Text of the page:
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    Wow that's crazy they charged so much! Although I guess I can semi see why since the sedation especially on a bigger animal (or was it a mini?) Probably costs a lot or is more work but at the same time, seems to me it's just an excuse to charge more. And also, shouldn't a good vet not even need to sedate? I thought they did it awake. Wow. And yeah, I think I'll have to look into how to do the feet although that doesn't sound too bad. Guess it might add up though especially with two.

    That's awesome to know, thanks for all the info, love the last two paragraphs especially.

    They sound a lot like my dog hahaha

    He's half black Lab and half Great Pyrenees so thankfully he has the willingness to please and food motivation of the Lab but he does also have the stubbornness of the Pyrenees. He is veryyyy smart though and often "gets" things within just a few times or less or showing him. So training can either go very very quickly or it can take a long time to train if he's feeling stubborn lol but thankfully over the last year or two I've worked with him a lot and I think the righr motivators, when he was younger I thought he was just stubborn (okay he is lol) but it's all about finding the right motivator and once we have that down, it's pretty easy. For him it's food and play but lately I mostly use food. Anyway, I'm rambling now but he won't do anything unless there is a good reason for him to do so and often he has to stop and think about whether he wants to do it or not. If the motivators strong enough or he wants to, he will. If not, good luck LOL but he's gotten better and resists less. But anyway, I figure that's kinda similar to a donkey aha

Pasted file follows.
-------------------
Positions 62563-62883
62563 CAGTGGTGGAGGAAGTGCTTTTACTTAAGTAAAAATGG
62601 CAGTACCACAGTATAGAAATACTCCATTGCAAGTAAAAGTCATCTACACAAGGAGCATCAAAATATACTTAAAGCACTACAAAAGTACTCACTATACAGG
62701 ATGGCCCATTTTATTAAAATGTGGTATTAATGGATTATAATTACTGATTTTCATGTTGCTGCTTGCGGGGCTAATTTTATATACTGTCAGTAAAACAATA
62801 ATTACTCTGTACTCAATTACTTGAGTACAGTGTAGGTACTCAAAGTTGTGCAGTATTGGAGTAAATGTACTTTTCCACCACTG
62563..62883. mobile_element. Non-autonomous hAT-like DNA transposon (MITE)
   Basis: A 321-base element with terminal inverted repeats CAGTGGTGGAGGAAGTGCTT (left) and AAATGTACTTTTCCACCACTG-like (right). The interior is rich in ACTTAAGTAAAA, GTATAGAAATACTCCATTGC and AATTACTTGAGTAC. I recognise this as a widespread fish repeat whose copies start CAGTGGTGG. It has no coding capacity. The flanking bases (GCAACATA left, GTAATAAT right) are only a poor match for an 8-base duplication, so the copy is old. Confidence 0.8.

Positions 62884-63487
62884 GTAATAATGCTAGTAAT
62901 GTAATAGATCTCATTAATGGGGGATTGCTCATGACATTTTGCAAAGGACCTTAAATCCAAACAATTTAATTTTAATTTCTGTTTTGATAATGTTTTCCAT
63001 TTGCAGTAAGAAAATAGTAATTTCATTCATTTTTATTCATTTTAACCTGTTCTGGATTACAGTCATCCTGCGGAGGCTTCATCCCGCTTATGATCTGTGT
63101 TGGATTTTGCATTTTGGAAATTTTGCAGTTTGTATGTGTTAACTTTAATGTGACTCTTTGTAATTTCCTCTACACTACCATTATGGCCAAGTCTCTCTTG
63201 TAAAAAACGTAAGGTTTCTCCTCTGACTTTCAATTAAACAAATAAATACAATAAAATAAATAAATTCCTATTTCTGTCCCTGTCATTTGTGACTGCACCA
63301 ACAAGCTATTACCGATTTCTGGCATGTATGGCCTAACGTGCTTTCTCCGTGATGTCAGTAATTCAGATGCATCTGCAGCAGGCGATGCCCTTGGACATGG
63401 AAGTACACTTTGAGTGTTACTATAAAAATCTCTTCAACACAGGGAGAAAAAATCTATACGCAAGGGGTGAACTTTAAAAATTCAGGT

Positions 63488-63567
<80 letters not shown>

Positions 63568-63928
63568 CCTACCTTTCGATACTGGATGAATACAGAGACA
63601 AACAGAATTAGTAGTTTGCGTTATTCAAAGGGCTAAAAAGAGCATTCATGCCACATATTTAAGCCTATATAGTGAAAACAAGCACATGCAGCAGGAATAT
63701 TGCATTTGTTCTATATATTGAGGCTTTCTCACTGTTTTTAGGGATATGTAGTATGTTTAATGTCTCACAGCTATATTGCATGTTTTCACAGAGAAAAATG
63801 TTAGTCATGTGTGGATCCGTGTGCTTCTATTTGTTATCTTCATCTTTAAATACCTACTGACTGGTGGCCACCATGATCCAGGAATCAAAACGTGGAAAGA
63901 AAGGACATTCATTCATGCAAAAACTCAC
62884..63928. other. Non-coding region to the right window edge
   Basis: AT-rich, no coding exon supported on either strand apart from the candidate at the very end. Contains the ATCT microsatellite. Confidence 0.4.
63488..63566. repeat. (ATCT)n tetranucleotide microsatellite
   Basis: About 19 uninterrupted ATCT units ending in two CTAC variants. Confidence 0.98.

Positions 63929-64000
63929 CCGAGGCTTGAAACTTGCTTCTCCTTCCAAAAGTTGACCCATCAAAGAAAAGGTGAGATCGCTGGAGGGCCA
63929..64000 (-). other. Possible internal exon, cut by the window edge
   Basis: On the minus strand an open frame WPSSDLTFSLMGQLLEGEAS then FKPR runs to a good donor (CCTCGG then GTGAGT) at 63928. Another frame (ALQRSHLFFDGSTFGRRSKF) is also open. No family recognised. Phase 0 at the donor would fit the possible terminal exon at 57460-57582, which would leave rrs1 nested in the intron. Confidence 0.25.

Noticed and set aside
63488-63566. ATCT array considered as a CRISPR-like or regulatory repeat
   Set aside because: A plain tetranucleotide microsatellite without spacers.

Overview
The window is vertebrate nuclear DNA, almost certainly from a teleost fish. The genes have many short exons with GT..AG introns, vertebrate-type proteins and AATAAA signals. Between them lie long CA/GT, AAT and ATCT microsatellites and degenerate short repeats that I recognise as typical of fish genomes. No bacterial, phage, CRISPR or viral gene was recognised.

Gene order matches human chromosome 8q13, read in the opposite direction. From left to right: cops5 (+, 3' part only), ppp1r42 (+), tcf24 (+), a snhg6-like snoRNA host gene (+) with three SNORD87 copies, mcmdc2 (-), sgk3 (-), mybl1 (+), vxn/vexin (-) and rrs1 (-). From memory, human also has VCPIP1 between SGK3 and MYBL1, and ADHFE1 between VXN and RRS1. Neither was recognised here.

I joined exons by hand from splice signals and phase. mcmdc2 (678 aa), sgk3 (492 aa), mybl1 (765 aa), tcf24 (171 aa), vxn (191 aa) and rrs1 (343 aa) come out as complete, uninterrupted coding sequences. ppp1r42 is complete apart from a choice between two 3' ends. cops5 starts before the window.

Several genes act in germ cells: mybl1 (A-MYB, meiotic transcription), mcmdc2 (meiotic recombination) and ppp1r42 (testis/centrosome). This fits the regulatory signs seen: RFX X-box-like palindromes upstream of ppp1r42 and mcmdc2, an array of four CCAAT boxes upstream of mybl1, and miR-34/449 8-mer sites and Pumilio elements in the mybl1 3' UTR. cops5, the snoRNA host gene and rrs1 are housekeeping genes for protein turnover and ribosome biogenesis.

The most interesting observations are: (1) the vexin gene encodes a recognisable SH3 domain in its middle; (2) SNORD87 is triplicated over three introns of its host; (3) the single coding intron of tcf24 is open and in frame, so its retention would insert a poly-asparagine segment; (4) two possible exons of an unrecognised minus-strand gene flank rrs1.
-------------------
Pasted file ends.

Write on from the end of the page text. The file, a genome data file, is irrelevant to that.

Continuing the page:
9. Boggsang0

    Boggsang0 New Egg

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    I am looking to buy a donkey does anyone have one they wish to sell?
     
  10. KDOGG331

    KDOGG331 Chicken Obsessed

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    I hope you find one!